Transcendence in a rugby song
It is twelve years ago this evening that I first saw Aviron Bayonnais play rugby. It had been a matter of chance that I had discovered that, a few miles from our holiday destination, a club of whom I had not previously heard were playing Ireland’s international team as part of Ireland’s preparation for the 2007 World Cup.
It was a one-sided, bad-tempered match, but it was a special occasion. Seeing the national team play in the sky blue of Bayonne was an unusual sight, but the abiding memory of the match was the capacity crowd who stood at the beginning of a match to sing an anthem that was trivial and inconsequential in its lyrics, but solemn and passionate in its rendering.
Since that night twelve years ago, the sound of La Pena Baiona has been a transcendent moment. It conjures the atmosphere before kick off in the Stade Jean Dauger. It conjures late summer’s evenings, when the sky is a deep blue and the air is warm. It conjures a mood that is mellow with the smiles and laughter of those standing around and filled with anticipation as the first bars of the anthem begin. There is a moment of transcendence when 15,000 voices join together. Of course, the ensuing rugby match will probably not live up to that moment of anticipation, but in that music there is something that transcends what follows.
Oddly, the tune, which is from a song called “Greek Wine,” is not from Bayonne, nor from the Basque Country, nor does it seem to have Basque of French connections. The song that is known as “Vino Griego” in south-west France, is known as “Vinho Verde” in Portugal, and as “Phile Kerna Krassi” in Greece, is actually an Austrian song, sung by Udo Jurgens, the Austrian winner of the 1966 Eurovision Song Contest, who in 1975 sang “Griechischer Wein” (Greek Wine).
The experience of hearing La Pena Baiona, and watching the intensity of the expressions of those singing it, suggests that it is neither lyrics, nor the music to which they are sung, that imbues a song with a particular quality, but instead it is a combination of the composition and the words and the performance and the mass of associations that they all evoke.
Bayonne played their final pre-season friendly in Basque sunshine this evening, the stadium would have resounded with the anthem, and, perhaps, some may have found the song a moment of transcendence.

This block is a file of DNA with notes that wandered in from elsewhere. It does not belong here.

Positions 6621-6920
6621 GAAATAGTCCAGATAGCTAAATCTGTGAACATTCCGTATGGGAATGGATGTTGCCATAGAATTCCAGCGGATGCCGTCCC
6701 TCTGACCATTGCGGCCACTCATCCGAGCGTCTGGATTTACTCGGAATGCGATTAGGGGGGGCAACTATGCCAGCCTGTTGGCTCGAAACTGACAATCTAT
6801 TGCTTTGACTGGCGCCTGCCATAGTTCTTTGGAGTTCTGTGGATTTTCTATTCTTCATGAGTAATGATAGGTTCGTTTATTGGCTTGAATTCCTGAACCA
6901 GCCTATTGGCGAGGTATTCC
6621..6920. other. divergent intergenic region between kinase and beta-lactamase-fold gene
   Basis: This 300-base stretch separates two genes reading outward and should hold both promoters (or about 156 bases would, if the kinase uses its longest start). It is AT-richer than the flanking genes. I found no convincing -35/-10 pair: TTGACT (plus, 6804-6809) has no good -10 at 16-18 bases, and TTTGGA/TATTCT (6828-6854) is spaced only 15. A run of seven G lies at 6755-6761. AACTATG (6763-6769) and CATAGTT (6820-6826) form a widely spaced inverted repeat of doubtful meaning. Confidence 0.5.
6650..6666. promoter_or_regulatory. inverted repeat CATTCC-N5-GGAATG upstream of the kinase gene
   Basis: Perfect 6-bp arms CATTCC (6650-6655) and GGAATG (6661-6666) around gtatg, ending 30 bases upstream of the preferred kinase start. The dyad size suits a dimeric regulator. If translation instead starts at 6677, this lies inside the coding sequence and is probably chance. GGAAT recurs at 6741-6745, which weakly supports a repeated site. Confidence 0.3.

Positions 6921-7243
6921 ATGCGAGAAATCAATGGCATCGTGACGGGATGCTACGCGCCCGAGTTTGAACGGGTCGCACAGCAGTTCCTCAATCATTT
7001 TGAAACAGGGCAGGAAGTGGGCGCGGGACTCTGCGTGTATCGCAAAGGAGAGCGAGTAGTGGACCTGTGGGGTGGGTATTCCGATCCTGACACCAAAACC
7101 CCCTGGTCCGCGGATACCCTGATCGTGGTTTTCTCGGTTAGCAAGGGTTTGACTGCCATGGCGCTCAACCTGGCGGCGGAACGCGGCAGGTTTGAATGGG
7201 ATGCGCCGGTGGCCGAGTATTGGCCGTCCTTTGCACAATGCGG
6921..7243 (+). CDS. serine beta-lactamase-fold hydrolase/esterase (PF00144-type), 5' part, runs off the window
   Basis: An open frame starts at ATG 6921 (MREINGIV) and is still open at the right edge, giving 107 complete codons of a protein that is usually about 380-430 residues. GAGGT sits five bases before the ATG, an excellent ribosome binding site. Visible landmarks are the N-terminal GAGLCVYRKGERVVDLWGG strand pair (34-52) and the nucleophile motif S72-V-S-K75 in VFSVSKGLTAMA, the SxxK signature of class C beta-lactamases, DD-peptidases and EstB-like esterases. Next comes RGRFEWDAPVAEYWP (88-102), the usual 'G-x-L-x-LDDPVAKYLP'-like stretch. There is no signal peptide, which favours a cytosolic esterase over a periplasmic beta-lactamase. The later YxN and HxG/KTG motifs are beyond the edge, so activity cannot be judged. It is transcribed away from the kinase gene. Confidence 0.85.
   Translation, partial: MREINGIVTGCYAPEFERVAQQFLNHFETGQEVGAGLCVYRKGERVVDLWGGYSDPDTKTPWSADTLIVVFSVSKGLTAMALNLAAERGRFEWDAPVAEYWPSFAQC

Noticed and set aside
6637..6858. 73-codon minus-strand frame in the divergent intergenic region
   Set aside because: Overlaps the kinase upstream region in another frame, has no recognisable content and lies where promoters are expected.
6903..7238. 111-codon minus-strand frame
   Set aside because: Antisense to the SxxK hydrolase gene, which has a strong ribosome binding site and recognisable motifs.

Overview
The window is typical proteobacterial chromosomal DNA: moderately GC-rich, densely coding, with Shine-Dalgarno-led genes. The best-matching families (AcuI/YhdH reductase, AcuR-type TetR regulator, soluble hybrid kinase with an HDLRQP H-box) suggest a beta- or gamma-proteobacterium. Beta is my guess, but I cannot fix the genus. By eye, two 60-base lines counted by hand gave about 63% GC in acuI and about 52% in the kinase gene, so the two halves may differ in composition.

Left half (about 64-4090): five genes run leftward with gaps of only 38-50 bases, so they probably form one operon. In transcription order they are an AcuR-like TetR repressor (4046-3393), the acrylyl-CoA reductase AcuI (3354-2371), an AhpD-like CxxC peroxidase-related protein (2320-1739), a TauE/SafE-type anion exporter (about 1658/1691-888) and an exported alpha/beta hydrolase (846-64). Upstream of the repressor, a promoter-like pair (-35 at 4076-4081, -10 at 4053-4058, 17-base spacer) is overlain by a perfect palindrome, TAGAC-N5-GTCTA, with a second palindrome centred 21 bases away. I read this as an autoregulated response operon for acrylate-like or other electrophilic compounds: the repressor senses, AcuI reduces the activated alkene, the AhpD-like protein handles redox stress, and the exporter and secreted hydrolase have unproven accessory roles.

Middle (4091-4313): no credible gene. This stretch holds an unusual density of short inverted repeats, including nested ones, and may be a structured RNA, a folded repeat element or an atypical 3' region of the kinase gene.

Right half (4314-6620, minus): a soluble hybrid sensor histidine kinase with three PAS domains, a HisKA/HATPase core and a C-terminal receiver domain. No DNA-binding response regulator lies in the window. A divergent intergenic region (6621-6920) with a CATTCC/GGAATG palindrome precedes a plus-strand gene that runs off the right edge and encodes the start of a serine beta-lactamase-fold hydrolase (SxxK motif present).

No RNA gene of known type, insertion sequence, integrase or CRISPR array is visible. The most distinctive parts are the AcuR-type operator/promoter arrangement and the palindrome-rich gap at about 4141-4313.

Allez, allez! Les bleus et blancs de l’aviron bayonnais . . .
Isn’t it a song about the migrant workers that had to move from Greece and Turkey to work in Germany. And I suspect lots of those in the Basque Country had to do something like it.
It’s a bit like The Fields of Athenry in that it connects to the splitting of loved ones.
Do you not remember the debates in the 80s when Munster fans began singing The Fields. And it was the workingclass Limerick that forced it, which if you know anything about average Irish fan back then was the point of why it wasn’t liked. But when they eventually embraced it that vim they can put in it really puts fighting metal in the team.
Perhaps they need Pogues type to really get the umph in it. 🙂
I had never thought about the original lyrics, only the tune. The class dimension is one that always struck me: I always felt that the relationship between Bayonne and Biarritz, with whom they share the conurbation, was similar to that between Munster and Leinster. Bayonne having the mass support of ordinary people and Biarritz being much more cosmopolitan.
Bayonne have remained one of the best supported teams, despite their lack of success, and have a wonderful ambiance in their ground.
Since I commented I discovered the Southern Italians, Portuguese and Spaniards along with the Greeks and Turks went to Germany. And at first they were prevented from bringing their families.
Ah, that would explain the diversity of languages in which “Greek wine” is sung.
I’m not sure what is sung at the Dax feria.